The Men Who Laugh: 5 evil clowns guaranteed to haunt your dreams

Our five favorite painted-up, gruesomely grinning, absolutely terrifying evil clowns who've made their way into pop culture over the past 25 years.

Growing up, I had a fear of clowns. In my mind, behind the smiles and makeup was something disturbing and unknown. While clowns are made to represent slapstick comedy, the depiction of evil clowns has grown in popular culture in the past few decades.

Throughout many different mediums, there is no clear origin of where evil clowns rose from. In earlier history, Edgar Allen Poe’s short story Hop-Frog incorporated a character in a masquerade ball as a jester hell-bent on revenge. In more recent times, it's serial killer John Wayne Gacy who established that clowns are not what they seem.

With new clown-painted faces on TV and eerie clown-related incidents worldwide, we take a look at the characters who have cemented the “evil clown” icon in the last 25 years. Sweet dreams.

1. Twisty the Clown (American Horror Story):

Twisty used to be a popular clown performer for kids back in the 1940s. Jealous of his popularity, two coworkers told Twisty that children were telling the cops that he was a child molester. He ran away hoping to start fresh but was met with negative publicity by everyone. He tried to commit suicide but failed, disfiguring himself.

What makes Twisty such a unique character is that he is misunderstood. He kidnaps people, feeling attached to them and performing for them hoping his captives approve. He wants to be accepted. This is reminiscent of Boris Karloff’s performance as Frankenstein's monster. Both want respect and want to be liked, but unfortunately the monster takes over, and their tempers lead to murder.

2. The Joker (The Dark Knight):

The Clown Prince of Crime has been a mainstay in comics since his first appearance in 1940. Taking inspiration from Conrad Veidt in The Man Who Laughs, this villain is pure anarchy, and while Jack Nicholson’s performance was solid, it was Heath Ledger’s portrayal that brought chills to the audience.

The character doesn't have a clear origin, which gives him an ominous sense of mystery. The Joker considers himself an agent of chaos and wants to prove to Batman that everyone is corruptible, which really means that anyone can kill.

What is most frightening about The Joker is his unpredictability. You can't plan what he will do; he is that abrupt, even for Batman, the world’s greatest detective. You won’t know if he will give you a pat on the back after a job well done or kill you. He will probably kill you while evoking his iconic sadistic laugh.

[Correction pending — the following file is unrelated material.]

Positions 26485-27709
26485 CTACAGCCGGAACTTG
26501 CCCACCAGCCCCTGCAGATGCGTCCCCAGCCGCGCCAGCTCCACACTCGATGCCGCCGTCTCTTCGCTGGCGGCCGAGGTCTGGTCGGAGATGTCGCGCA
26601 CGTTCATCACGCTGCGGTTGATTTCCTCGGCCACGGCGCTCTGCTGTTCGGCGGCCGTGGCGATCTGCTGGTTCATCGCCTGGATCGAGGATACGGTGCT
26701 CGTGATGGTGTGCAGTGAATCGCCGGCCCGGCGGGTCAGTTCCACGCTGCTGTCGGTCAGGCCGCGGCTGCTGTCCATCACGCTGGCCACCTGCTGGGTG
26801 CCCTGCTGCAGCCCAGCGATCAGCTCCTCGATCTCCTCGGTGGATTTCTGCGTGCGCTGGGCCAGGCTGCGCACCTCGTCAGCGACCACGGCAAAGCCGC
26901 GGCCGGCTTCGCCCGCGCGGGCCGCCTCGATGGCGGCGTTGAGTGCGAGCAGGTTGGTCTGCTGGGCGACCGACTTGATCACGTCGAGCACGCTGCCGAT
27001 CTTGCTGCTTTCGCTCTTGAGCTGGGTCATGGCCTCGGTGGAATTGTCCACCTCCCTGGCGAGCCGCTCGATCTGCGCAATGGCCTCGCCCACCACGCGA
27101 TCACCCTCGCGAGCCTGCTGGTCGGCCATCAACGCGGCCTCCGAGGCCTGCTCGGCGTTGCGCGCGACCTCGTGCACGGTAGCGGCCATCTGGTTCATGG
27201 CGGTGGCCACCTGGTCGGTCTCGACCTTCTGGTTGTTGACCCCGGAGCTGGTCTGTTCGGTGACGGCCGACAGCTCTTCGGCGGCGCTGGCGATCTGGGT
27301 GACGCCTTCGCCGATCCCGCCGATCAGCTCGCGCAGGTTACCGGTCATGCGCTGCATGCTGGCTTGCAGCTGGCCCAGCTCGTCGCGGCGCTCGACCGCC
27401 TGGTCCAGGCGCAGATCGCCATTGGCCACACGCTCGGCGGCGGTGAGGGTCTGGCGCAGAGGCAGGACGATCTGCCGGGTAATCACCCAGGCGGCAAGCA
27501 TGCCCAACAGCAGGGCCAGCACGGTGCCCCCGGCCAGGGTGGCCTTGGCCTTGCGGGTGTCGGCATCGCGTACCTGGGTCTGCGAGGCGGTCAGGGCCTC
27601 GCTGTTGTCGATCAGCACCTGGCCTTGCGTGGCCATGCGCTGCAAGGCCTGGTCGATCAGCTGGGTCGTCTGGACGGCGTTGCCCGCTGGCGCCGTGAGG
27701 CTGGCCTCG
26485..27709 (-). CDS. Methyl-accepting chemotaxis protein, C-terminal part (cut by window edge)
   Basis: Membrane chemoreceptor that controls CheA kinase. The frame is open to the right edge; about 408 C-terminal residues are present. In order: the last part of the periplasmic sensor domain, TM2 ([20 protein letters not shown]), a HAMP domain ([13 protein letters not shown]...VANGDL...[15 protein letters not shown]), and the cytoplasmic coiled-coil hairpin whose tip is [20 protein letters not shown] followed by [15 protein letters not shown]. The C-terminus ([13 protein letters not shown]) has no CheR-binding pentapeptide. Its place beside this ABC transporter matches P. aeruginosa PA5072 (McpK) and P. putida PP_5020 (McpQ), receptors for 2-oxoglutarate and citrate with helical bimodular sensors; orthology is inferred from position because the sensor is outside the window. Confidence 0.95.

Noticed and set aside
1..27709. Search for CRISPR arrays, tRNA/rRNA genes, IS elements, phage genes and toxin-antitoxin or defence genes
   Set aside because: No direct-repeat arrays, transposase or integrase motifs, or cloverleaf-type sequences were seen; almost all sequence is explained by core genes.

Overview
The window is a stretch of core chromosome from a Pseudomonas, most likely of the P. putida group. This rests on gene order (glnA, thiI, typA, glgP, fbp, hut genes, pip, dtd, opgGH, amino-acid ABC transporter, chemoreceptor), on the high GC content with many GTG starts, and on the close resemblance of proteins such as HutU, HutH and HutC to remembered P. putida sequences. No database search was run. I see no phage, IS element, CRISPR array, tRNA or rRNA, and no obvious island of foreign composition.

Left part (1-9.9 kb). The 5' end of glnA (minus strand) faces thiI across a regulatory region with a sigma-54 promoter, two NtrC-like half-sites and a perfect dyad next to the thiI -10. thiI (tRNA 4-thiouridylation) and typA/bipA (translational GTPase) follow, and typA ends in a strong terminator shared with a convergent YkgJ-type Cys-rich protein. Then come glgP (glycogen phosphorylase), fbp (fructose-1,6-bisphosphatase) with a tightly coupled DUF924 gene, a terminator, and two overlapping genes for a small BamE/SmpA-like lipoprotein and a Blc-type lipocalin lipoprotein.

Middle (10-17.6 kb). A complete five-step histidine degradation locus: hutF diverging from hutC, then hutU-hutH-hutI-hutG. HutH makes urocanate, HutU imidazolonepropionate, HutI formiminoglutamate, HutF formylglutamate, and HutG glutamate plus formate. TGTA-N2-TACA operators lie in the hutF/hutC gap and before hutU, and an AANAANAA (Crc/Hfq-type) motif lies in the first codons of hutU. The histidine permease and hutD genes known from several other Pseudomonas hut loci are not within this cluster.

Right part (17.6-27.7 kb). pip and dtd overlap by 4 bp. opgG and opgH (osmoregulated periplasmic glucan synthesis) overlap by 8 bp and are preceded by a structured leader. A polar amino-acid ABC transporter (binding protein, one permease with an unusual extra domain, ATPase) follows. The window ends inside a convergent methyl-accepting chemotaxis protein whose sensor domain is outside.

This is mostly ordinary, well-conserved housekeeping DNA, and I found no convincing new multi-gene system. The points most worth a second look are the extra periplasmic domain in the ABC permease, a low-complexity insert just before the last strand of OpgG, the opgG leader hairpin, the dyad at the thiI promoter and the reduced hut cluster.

3. Pennywise (Stephen King's IT):

No one likes sewers, especially after seeing this film based on Stephen King’s book. This two part miniseries centers on “The Loser Club,” a group of outcast kids who encounter Pennywise and want to take him down. As adults 30 years later, they are called back to defeat Pennywise since he has resurfaced.

Pennywise takes a page out of Freddy Krueger’s book and is able to transform into anything his prey fears. This makes for some creepy supernatural scenes and provides the feeling of multiple dimensions. What makes the movie more unsettling is the carnival music heard while Pennywise does his villainous actions. It truly makes the experience of watching IT uncomfortable.

With such a tormenting performance to give, only Tim Curry could have brought this killer clown to life because of his cruel allurement and raspy voice. Having a diverse range in theater, Curry brought experience, which should be of high importance in any Stephen King adaption, solely out of respect.

4. Sweet Tooth (Twisted Metal video game series):

Twisted Metal is a vehicle combat tournament. It's a fight to the death.

Marcus Kane is one of the main characters in all the Twisted Metal games and got a story reboot in the 2012 remake for PlayStation 3. Kane once had a family and was an ice-cream truck driver. He grew depressed and developed dissociative personality disorder. Kane created a split personality named “Needles." Needles took over what was left of Marcus psyche and renamed himself Sweet Tooth.

Sweet Tooth, with his ice cream truck, adds all types of lethal ammunition, but more importantly he is known for his brute force. Carrying a machete, he is unstoppable and loves to keep tallies of his large body count. For instance, he expresses his joy of having so many prey awaiting his demise: “This would be fun. It was like Christmas morning. Every hallway filled with little gifts. Little, tiny, blood filled gifts.”

5. Captain Spaulding (House of 1000 Corpses, The Devil’s Rejects):

Part of a gang of backwoods murderers, he is the proprietor of a roadside gas station combined with a museum/haunted house ride.

Spaulding is the architect of the horror that occurs, meaning he is the tactician of the group and knows how to lure in drifters and people who are unfortunate enough to stop at this roadside attraction.

While he is extremely intimidating, Spaulding has an endearing insanity. He can act civil and has an unsettling charm, but once you cross “his” line, there is no remorse. He will give you to the rest of his gang for some meat work.

For little kids, he is a nightmare. For teenagers and up, he is a “lovable a------," according to the director of both films, Rob Zombie.

Honorable Mentions:

The clowns from Killer Klowns from Outer Space: Because it’s so bad, it's good.

Doll clown from Poltergeist: This gave us the notion never to look under the bed after dark as kids.

Zombie clown from Zombieland: "Rule #17: Don’t be a Hero." Well, some rules are made to be broken, and it's even more important to conquer your fears.

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